The furore​  over regulation should therefore be seen in a wider context. Conservative MPs who justify the government’s counterattacks often present them as assertions of democratic accountability. These bothersome unelected bodies represent a worldview many Tories distrust as biased: as bureaucratic, indeed Eurocratic, and Blairite. Against the conventional assertion that their independent scrutiny of official power serves the public interest, the claim is now rife, especially when these bodies slip up, that they are politicised participants in a culture war. The Electoral Commission (2001) and the Supreme Court (2009) were both New Labour innovations. The standards regime was also strengthened under Blair: the House of Lords Appointments Commission was set up as a vetting body in 2000. In December 2020 Johnson rejected the commission’s advice that he should not grant a peerage to the online stock-trading magnate and former Conservative Party treasurer Peter Cruddas, who, like most recent treasurers, has given the party at least £3 million. Johnson also disregarded the findings of Sir Alex Allan, then his independent adviser on ministerial standards, that the home secretary, Priti Patel, had breached the ministerial code by bullying her staff. He wasn’t constitutionally bound to act on this because the post (created by New Labour in 2006) has no independent powers of investigation. Similarly, Britain doesn’t have an anti-corruption agency, though many other countries now do. Instead it has an ‘anti-corruption champion’, an unpaid post (created by Blair in 2004) appointed by the prime minister. It is now held by John Penrose, a Conservative MP who, according to his official webpage, ‘enjoys fishing and beekeeping’. Penrose is married to Dido Harding, the Conservative life peer appointed by the government to successive senior NHS roles, who has been extensively criticised for the cost of the Test and Trace programme, particularly the use of expensive private consultants.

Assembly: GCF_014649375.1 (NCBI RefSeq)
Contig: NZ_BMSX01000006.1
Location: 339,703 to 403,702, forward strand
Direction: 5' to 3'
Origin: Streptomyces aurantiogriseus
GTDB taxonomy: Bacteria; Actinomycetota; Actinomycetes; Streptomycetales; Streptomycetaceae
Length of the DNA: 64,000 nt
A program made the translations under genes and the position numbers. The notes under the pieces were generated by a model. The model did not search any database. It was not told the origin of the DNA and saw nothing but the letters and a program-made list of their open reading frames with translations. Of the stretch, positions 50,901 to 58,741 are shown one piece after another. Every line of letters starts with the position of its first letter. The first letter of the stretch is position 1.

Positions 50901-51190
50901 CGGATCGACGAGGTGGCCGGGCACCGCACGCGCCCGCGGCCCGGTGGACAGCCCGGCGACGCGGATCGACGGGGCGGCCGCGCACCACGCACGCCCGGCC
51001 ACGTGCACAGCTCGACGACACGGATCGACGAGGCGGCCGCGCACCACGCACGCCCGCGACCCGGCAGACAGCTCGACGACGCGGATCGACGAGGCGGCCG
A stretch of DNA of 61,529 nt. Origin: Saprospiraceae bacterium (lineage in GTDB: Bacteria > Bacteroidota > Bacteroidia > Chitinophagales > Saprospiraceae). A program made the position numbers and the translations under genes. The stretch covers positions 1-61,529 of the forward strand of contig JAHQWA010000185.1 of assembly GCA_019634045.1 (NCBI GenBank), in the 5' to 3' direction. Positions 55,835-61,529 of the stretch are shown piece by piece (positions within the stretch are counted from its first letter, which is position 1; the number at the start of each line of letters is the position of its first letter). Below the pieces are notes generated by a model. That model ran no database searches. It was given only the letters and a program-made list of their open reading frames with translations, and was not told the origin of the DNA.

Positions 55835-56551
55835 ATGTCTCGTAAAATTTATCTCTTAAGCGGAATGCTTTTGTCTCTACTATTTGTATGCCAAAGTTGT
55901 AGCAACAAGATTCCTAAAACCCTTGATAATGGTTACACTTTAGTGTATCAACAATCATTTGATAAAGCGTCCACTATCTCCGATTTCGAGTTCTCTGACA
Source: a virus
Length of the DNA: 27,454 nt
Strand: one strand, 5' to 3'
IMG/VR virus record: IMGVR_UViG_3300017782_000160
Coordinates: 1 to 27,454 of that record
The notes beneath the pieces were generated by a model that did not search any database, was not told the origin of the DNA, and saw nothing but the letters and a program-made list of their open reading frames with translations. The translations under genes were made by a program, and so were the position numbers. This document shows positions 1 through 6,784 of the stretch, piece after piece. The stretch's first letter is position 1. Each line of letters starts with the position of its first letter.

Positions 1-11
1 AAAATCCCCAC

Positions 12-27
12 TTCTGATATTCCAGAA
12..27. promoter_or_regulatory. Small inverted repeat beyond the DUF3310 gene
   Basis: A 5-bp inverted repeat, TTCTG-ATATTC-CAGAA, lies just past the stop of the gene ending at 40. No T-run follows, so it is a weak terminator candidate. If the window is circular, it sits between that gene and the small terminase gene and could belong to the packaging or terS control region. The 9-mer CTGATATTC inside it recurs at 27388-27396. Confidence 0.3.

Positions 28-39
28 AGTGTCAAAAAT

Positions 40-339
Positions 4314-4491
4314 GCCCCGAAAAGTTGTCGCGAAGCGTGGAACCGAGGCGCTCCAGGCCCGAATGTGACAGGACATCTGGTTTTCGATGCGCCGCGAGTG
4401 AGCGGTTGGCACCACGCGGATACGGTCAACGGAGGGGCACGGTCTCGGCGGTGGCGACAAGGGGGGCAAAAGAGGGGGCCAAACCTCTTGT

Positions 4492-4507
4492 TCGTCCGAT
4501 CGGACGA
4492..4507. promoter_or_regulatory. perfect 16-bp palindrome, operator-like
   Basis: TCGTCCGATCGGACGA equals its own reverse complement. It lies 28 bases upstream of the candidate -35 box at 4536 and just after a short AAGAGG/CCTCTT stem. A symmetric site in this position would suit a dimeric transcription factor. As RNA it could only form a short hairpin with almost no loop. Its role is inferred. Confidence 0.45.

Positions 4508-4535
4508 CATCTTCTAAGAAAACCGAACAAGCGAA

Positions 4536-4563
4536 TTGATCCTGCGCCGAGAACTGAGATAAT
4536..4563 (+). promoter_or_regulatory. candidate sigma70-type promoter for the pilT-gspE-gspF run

Charles Moore recently complained in the Daily Telegraph about an unelected bureaucratic establishment or ‘blob’, and encouraged the government to challenge it. Clearly this is a different establishment from the one patronised by Lord Moore, an alumnus of Eton and Trinity College, Cambridge, a famous foxhunter, ex-editor of the Telegraph and recipient of a peerage from Johnson. In November 2021, Johnson and Moore both attended the Garrick Club dinner at which, allegedly, it was decided that Johnson should challenge the Standards Committee’s judgment on Paterson, a friend of Moore’s since they studied history together at Cambridge. Moore’s ideal establishment is a profoundly historical one, and so, surely, is Johnson’s. They want to preserve what they regard as the traditions and idiosyncrasies of British political life from those they consider unimaginative, humourless, ahistorical enforcers. There is a type of historical biography that idealises the shrewdness of a small cadre of 18th and 19th-century male politicians: their plots against domestic rivals, their canny and extensive patronage, their parliamentary bon mots and their nonchalant forays into international affairs, all of which left ample time for hunting, dining and writing elegant works of history. In forty years of teaching history, I have often encountered undergraduates (usually Tory student politicians) whose touching enthusiasm for this Great Man version of history I have rarely managed to unsettle. Johnson seems to share it. The attempt to lump him in with the Bannon-Trump new right has always been problematic: his view of the world is much more instinctively historical than theirs, though imaginary in its own way.